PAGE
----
We like to think of ourselves as an easy-going society, but as Fox puts it, “the flip side of the New Zealand national character reveals darker features of hyper-masculinity with its attendant norms of male entitlement, pride, honour, competition, fighting, racism and misogyny”.

Some of those things don’t need alcohol as an excuse.

Aggressive masculinity, she says, is evident everywhere, from schoolyards to sports fields, politics and pubs, movies and media. Violent sports, a culture of male domination and strong codes of male honour are all violence-reinforcing factors in society, as is conspicuous income inequality.

“Drinking culture doesn’t exist on its own. As one anthropologist has put it, drinking is a window on culture. So you see other aspects of culture, such as the macho culture in New Zealand, being expressed through drinking.”

And even victims of violence make excuses for drunken violence.

Fox tells of British army wives who blamed alcohol when their husbands assaulted them. “It’s not him, it’s the alcohol,” they would tell her. “He only does it when he’s drunk.” At which point the conversation would typically proceed along the following lines:

Fox: “Does he only drink when he’s with you?”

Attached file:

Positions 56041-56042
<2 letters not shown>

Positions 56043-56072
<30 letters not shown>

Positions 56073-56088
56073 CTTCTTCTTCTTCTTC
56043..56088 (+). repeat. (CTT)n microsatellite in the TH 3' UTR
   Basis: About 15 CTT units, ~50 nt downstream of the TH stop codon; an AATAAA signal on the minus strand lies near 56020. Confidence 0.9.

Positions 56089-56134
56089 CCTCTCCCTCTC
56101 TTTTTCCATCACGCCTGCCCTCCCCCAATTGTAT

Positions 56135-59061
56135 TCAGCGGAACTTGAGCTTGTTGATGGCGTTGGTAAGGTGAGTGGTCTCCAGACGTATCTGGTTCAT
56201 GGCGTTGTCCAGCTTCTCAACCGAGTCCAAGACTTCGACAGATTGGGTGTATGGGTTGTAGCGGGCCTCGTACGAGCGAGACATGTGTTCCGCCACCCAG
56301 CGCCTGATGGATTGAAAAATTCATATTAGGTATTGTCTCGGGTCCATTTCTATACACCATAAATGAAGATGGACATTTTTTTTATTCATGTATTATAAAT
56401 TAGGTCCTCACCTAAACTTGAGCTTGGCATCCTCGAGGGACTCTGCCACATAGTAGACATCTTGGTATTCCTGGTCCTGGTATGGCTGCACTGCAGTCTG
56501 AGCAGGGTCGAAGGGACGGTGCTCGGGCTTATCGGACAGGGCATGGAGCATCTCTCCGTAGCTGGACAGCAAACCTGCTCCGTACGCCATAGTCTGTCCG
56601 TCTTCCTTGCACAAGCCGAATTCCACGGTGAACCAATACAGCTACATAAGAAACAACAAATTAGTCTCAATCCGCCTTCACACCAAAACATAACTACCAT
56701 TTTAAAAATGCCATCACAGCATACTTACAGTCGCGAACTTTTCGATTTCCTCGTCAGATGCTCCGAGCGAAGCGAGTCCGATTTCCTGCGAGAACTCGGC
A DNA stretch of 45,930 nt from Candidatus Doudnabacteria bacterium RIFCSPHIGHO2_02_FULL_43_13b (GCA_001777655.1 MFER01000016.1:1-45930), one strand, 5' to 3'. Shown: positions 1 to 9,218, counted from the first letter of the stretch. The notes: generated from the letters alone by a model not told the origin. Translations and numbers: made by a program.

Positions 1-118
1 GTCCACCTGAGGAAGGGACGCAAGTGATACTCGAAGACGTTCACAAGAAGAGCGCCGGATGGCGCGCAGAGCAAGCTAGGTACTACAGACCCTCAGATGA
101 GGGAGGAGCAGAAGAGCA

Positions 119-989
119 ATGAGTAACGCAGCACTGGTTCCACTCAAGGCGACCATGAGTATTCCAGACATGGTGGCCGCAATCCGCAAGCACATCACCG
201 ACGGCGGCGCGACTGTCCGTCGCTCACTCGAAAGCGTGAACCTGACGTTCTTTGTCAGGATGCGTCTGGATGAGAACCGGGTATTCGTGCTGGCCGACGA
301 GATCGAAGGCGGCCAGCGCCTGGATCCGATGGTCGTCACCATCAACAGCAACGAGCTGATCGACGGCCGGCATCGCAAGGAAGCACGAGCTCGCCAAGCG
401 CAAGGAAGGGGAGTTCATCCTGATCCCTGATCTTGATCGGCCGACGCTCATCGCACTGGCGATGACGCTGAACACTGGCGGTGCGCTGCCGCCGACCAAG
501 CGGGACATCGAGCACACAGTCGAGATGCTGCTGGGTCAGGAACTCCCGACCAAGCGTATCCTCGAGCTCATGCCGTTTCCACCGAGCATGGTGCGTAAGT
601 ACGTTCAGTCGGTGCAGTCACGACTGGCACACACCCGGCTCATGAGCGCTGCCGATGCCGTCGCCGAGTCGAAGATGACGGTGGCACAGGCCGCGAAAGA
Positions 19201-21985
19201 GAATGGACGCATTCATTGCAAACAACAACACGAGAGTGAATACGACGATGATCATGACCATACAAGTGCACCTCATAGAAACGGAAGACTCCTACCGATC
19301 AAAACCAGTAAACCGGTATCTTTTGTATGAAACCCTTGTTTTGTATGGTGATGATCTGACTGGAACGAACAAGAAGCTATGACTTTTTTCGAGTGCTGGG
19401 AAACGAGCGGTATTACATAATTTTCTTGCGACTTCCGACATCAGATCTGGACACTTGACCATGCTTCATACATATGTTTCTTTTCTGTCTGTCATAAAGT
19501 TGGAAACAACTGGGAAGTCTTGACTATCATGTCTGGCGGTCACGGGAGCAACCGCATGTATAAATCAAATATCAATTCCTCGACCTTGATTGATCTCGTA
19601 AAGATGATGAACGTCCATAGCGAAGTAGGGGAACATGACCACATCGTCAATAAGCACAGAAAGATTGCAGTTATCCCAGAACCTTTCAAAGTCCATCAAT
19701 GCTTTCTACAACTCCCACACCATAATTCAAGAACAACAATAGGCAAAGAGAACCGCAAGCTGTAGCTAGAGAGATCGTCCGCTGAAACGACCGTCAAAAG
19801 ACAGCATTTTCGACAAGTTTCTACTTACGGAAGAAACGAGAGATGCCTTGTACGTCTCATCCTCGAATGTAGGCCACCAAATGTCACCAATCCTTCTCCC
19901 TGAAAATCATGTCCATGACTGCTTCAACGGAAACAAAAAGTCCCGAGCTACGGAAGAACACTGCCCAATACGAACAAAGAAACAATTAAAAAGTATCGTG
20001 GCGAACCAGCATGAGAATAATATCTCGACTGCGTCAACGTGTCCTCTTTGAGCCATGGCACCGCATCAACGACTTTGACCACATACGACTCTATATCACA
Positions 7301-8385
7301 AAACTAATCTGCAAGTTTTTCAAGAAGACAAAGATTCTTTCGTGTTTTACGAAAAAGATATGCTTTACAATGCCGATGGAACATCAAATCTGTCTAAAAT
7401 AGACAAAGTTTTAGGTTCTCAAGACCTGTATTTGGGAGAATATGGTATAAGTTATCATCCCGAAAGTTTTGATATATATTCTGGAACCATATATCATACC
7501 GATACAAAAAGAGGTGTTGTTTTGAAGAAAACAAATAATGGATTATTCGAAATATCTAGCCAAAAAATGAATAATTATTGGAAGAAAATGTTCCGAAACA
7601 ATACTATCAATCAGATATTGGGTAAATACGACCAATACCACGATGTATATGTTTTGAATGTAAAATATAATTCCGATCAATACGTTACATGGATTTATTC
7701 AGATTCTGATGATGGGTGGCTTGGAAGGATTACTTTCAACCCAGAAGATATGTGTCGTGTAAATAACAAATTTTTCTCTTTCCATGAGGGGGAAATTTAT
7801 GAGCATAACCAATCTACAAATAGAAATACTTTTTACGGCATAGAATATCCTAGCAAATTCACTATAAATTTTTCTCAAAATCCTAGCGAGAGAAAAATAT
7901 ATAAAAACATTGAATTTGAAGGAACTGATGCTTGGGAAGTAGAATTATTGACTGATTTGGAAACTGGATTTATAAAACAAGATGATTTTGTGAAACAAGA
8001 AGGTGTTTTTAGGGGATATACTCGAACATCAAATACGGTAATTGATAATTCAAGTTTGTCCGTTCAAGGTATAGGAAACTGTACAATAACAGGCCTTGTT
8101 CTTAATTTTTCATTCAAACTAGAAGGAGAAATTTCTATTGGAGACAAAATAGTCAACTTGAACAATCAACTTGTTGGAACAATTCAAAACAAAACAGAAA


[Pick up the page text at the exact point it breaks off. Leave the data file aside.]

Army wife: “No, he drinks with his mates.”

Fox: “So does he beat his mates up when he’s drunk?” Awkward silence.

Alcohol does not cause the violent behaviour.

“There is no evidence that for most normal, healthy individuals, the presence of alcohol in the brain results in, encourages or unleashes violence. Alcohol can, in certain cultures and situations, be a facilitator of aggression if aggression is there to begin with, both in the individual and in the cultural environment. But it does not produce it where it doesn’t already exist.”

A major problem is that angry men (and women) drink.

She quotes a policewoman with long experience of weekend patrols in a large Australian city as saying: “I’ve never met a violent drunk who was not also violent when sober.”

Alcohol doesn’t increase anger, Fox argues. If anything, the reverse is truer: angry men drink.

If alcohol is merely used as an excuse for violent behaviour, government efforts would be better concentrated on social education, health promotion and sanctions on violent individuals.

New Zealand has successfully changed social behaviour on drink driving through education and sanctions. So perhaps we should do something similar with drunk thuggery.